CHARLESTON, W.Va. - A losing bidder challenging the outcome of a $248 million state contract may not have a "credible basis for its protest," an attorney for the state Department of Health and Human Resources said in a recent letter.
Atlanta-based Xerox is challenging a contract DHHR recently signed with California-based Molina Medicaid Solutions. The contract - which is perhaps the largest in state history - is for a new computer system to process claims for the state's 420,000 Medicaid recipients.
Molina runs the current system, but the state just signed a new agreement with the company to replace that aging system.
Xerox wants the state to cancel the new decade-long deal with Molina because of what Xerox alleges are "numerous flaws, inconsistencies, errors and conflicts" during a multi-year bidding process.
Attorneys for Xerox and Molina are now involved in a behind-the-scenes battle over Xerox's allegations and the release of what DHHR says are "many tens of thousands of documents" related to the bidding process. Xerox is seeking documents from the state to substantiate its allegations.
The two companies are arguing as a DHHR official reviewing the matter decides whether the department inappropriately awarded the contract to Molina. That ruling could come down in coming weeks.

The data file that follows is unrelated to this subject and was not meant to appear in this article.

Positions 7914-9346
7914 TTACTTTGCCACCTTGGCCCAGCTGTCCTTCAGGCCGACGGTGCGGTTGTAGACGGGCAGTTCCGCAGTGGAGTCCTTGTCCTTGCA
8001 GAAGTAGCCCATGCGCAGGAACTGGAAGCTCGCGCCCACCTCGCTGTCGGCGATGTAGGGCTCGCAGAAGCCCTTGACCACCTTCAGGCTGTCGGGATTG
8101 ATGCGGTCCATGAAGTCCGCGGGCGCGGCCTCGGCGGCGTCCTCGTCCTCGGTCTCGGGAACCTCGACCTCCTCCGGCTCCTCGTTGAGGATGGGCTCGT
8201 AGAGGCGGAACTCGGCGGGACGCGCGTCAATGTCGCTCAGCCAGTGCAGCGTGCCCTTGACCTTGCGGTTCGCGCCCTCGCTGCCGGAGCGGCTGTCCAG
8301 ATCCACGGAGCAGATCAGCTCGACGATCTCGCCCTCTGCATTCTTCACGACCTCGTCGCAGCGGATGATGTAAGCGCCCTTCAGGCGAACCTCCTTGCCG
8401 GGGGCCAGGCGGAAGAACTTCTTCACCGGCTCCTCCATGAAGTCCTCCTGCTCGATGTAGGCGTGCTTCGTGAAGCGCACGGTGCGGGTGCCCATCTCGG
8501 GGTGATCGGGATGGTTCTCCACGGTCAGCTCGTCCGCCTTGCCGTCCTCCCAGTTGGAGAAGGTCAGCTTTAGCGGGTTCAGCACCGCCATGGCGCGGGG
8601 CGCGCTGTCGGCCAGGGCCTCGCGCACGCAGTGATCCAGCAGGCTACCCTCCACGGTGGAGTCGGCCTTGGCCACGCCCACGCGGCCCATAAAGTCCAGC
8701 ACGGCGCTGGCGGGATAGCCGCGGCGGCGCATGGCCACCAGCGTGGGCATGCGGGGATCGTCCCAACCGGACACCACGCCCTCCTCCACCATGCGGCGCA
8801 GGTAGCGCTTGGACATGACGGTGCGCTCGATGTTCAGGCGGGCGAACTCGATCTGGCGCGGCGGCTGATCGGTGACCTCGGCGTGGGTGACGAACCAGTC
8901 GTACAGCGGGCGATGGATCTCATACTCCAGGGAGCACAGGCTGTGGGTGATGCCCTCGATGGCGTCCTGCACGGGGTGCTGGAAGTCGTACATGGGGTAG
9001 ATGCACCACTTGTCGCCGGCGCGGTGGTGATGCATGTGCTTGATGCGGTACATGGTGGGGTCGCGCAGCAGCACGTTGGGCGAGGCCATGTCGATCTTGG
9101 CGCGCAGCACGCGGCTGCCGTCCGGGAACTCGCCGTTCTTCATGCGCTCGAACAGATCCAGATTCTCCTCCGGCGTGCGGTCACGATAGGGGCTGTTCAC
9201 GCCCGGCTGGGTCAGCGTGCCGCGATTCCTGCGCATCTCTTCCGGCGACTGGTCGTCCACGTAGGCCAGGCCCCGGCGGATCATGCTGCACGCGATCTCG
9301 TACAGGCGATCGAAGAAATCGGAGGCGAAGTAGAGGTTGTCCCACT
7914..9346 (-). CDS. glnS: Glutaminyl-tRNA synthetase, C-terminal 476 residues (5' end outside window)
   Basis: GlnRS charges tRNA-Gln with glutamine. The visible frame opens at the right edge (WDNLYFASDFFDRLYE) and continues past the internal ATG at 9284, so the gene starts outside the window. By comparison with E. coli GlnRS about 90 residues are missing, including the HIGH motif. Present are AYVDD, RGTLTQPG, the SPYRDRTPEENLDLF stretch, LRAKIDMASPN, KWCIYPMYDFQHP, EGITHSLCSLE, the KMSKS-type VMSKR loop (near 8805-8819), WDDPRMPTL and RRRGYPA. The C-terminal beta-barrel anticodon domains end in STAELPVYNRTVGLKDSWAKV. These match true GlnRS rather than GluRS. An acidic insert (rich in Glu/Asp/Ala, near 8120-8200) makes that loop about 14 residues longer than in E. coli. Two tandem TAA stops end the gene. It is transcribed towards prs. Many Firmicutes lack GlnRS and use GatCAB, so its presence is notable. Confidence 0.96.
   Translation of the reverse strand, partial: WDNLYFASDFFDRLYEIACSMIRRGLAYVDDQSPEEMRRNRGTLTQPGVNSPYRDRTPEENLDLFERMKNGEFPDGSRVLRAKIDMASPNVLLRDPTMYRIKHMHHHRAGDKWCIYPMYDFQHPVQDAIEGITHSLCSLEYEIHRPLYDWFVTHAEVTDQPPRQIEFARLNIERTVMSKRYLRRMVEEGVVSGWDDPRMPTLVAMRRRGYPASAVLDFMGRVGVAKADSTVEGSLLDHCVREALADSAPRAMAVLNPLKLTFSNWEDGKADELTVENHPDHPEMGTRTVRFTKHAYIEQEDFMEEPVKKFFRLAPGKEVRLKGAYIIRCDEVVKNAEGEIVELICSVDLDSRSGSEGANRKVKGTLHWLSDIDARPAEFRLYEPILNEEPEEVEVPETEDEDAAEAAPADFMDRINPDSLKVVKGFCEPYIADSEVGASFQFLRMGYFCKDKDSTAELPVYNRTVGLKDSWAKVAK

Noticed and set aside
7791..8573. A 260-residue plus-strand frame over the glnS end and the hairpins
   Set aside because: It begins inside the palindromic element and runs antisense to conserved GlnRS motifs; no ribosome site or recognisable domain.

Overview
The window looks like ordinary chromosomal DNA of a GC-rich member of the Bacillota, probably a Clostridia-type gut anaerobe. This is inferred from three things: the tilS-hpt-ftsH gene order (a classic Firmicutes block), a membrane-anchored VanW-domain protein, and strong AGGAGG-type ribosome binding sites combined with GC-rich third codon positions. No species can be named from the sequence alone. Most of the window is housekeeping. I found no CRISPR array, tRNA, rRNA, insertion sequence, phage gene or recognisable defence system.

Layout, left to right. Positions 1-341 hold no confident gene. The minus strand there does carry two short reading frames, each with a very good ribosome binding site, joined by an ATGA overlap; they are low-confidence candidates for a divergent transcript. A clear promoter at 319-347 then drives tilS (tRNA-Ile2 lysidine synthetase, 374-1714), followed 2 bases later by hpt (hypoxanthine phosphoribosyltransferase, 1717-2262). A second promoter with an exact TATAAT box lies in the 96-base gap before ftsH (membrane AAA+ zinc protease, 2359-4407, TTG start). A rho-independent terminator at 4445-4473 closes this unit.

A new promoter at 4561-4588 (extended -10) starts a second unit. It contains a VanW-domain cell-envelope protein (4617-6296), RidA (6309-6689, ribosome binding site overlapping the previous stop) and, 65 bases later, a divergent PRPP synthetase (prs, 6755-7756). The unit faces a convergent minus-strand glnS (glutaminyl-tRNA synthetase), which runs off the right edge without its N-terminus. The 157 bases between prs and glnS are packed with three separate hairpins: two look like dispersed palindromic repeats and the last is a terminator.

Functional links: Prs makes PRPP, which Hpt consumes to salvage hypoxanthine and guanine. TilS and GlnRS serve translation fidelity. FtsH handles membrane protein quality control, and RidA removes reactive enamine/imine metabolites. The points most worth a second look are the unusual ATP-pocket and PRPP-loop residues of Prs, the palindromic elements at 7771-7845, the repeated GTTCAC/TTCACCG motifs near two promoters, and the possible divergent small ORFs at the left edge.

But DHHR may already be dubious of Xerox's allegations that the bidding process was fatally flawed.
A DHHR attorney, Harry Bruner, said department officials believe Xerox may be trying to "protract this matter by requesting what appears to be so many irrelevant documents and running up the cost and wasting DHHR staff and management time."
"Xerox is also giving the impression to WVDHHR that it does not have a credible basis for its protest other than making mere allegations," Bruner wrote in a letter to Xerox's attorneys dated Jan. 23.
"WVDHHR" is another acronym for DHHR. Bruner is an employee of the state Attorney General's Office who represents DHHR.
A Xerox attorney appears worried that Jan. 23 letter may be a shot across the bow.